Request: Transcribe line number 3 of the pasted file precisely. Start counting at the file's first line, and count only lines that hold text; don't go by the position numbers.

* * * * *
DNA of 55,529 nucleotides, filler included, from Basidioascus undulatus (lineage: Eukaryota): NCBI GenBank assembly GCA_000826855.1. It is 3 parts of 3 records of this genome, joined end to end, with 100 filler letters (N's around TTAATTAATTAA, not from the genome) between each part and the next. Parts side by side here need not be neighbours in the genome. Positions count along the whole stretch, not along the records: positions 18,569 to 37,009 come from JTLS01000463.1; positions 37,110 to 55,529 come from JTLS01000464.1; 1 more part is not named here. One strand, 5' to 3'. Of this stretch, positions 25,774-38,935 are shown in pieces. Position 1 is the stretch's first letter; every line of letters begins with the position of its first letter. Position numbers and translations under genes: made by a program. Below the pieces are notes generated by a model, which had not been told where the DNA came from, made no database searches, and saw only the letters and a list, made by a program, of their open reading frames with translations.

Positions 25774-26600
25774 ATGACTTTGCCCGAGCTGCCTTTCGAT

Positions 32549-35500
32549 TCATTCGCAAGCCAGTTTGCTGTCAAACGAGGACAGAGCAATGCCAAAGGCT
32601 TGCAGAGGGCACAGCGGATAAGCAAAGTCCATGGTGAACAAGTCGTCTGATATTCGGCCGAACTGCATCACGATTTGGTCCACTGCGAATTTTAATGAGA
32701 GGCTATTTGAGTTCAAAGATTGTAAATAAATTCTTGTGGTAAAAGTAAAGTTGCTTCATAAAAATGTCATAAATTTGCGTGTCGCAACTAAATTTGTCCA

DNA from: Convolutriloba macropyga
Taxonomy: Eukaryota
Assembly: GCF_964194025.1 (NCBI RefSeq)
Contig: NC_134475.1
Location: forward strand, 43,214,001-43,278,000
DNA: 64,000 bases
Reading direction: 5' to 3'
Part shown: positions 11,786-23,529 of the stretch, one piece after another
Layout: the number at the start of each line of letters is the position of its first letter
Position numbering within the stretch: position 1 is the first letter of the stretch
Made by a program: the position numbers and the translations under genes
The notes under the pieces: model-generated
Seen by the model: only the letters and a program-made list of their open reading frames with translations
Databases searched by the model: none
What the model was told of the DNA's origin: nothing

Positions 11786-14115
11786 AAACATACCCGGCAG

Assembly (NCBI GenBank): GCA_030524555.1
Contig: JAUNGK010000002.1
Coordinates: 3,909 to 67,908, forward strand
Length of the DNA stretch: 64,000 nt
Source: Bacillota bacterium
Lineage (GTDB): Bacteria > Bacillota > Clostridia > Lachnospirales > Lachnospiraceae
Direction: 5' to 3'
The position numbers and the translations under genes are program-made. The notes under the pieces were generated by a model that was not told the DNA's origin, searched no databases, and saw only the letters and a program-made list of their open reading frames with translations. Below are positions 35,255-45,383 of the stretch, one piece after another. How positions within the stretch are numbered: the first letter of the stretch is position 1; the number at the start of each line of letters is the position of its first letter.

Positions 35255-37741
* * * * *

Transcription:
25774 ATGACTTTGCCCGAGCTGCCTTTCGAT